to prefer such a construction of the proceedings if the alternative construction-with Mr. Soonoser as a purported party plaintiff-were to dictate dismissal for lack of jurisdiction. But under the federal and local rules governing civil cases in this court, there would appear to be serious question whether one who is not a member of the Pennsylvania bar (and, so far as appears, not otherwise eligible to be admitted, generally or pro hac vice, to try a case in this court) could represent a party plaintiff other than himself notwithstanding that he is vested with that party plaintiff's power of attorney.
If the answer to that question is in the negative, dismissal would presumably follow, unless, within such reasonable time as this court would prescribe, an attorney admitted to practice before this court were to file an appearance on Mr. Hazarsharian's behalf.
In order to facilitate resolution of the questions posed under sections I(A) and (B) of this opinion, I request Mr. Soonoser and defendant Prudential to file legal memoranda and such supporting documentation as they may deem appropriate. Mr. Soonoser's submission should be filed within two weeks of the date of filing of this opinion. Prudential's submission should be filed within one week of the date of filing of Mr. Soonoser's submission.
This brings me to Mr. Soonoser's motion to disqualify Henry Balka, Esq. because of an alleged conflict of interest. In response to that motion, defendant has filed an affidavit by Mr. Balka reciting (1) that he has never represented Mr. Soonoser, and (2) that he understands that his son, Jerome Balka, Esq., did represent Mr. Soonoser in a related matter, but that he and his son have not, during any relevant time period, been associated in the practice of law. This response removes any question of impropriety in Henry Balka's representation of the defendant in this case, and so, in an order filed today, I will DENY Mr. Soonoser's motion to disqualify Mr. Balka.
In a previous opinion of July 31, 1980, I explored preliminarily the issue of federal jurisdiction, and requested additional submissions to assist my determination. I now find that, for lack of complete diversity, I have no jurisdiction to hear the case, and hence I will enter an order of dismissal. 28 U.S.C. § 1332(a)(2).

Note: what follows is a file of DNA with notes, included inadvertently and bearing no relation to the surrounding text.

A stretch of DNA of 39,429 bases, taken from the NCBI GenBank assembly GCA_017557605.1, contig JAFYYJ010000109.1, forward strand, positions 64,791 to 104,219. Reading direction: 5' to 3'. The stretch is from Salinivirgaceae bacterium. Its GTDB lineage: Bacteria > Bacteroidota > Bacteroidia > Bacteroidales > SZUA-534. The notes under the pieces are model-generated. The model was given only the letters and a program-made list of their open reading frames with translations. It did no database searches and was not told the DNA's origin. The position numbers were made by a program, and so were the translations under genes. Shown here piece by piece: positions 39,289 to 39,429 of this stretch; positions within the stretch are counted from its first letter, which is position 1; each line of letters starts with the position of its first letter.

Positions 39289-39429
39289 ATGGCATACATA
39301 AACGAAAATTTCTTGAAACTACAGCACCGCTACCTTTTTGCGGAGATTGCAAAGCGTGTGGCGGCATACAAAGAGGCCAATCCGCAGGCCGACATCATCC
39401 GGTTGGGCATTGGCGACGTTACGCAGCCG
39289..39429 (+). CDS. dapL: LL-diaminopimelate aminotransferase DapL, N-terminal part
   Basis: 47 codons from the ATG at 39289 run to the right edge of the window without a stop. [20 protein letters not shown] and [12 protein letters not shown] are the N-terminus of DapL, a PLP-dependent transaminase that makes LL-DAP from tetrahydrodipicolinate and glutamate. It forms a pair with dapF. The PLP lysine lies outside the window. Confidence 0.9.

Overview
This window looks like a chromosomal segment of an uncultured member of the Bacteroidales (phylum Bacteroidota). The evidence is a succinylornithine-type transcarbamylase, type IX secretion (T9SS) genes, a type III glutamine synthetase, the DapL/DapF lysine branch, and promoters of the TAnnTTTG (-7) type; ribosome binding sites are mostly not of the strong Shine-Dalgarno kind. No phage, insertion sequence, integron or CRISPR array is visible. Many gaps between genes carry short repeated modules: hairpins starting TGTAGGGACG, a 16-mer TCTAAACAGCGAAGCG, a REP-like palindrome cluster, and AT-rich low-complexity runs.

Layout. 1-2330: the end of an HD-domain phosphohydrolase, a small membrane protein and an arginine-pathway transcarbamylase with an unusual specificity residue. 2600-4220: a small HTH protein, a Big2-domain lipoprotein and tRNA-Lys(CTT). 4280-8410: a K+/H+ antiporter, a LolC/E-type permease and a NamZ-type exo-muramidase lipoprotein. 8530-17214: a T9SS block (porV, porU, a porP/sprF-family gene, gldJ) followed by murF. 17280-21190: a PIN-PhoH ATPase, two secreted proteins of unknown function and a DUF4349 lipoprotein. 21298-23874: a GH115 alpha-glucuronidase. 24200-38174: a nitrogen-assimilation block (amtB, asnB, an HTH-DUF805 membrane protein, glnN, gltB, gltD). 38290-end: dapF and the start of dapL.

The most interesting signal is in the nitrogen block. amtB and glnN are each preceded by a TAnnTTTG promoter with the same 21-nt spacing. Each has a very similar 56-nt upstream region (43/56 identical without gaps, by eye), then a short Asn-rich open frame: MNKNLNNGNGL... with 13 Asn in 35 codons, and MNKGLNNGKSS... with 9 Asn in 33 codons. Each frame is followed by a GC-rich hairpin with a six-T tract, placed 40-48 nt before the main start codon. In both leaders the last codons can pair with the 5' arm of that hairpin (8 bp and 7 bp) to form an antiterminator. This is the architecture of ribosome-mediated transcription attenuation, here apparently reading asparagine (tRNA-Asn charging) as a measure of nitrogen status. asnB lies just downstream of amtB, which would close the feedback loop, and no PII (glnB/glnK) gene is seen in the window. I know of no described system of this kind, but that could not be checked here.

The pleadings and uncontested affidavits filed reveal the following circumstances. Alex Soonoser, an American citizen and resident of Pennsylvania, filed suit in the Philadelphia Court of Common Pleas to recover from an insurance company for the loss by fire of a building. Mr. Soonoser had invested a substantial sum on behalf of one Onnig K. Hazarsharian, a citizen of Lebanon. The matter was settled for $ 23,000, and the check deposited in an escrow account with the Prudential Savings Association of Philadelphia, pending the outcome of a dispute over attorney's fees.
Upon an award by a board of arbiters, the Court of Common Pleas ordered the Prudential account garnished for $ 4,568.91, in favor of the attorney who obtained the insurance case settlement. Mr. Soonoser withdrew the balance in his own name, and then brought this action against the bank to complain of the garnishment.
As the complaint's caption (reproduced above) suggests, the issue now before this court focuses on the status of Mr. Soonoser: Since the defendant bank is a Pennsylvania corporation, if Mr. Soonoser is, in legal contemplation, a party-plaintiff, diversity is destroyed.
A letter to me (dated August 4, 1980) from Onnig K. Hazarsharian refers to Mr. Soonoser as both his attorney and as a plaintiff. Mr. Soonoser, for his part, seems to maintain that he is not a plaintiff, but Mr. Hazarsharian's attorney. Were Mr. Soonoser not a party, the consequent diversity between the Pennsylvania bank and Mr. Soonoser's Lebanese client would appear to satisfy jurisdictional requirements.
However, I conclude that Mr. Soonoser is a real party to this controversy. Navarro Savings Ass'n v. Lee, 446 U.S. 458, 462, 64 L. Ed. 2d 425, 100 S. Ct. 1779 and n. 9, (1980). The pleadings here show that Mr. Soonooser had full power to manage and control the sum entrusted to him by Mr. Hazarsharian; further, all of the initial litigation in the Philadelphia courts and before the board of arbiters appears to have been at the instigation, and under the control, of Mr. Soonoser. Indeed, neither of the two lawyers who represented Mr. Soonoser there knew of Mr. Hazarsharian's alleged interest, nor was Mr. Hazarsharian mentioned in any pleading. The sum of money there at issue, a part of which forms the nub of the litigation before me, was in Mr. Soonoser's name at Prudential. He had legal title, managed the assets, and controlled the litigation. Navarro Savings Ass'n v. Lee, 446 U.S. at 461, 100 S. Ct. at 1782, construing Bullard v. Cisco, 290 U.S. 179, 189, 54 S. Ct. 177, 180, 78 L. Ed. 254 (1933). Thus, Mr. Soonoser's citizenship is relevant to the determination of diversity and destroys it. Field v. Volkswagenwerk AG, 626 F.2d 293, at 302 (3d Cir. 1980).
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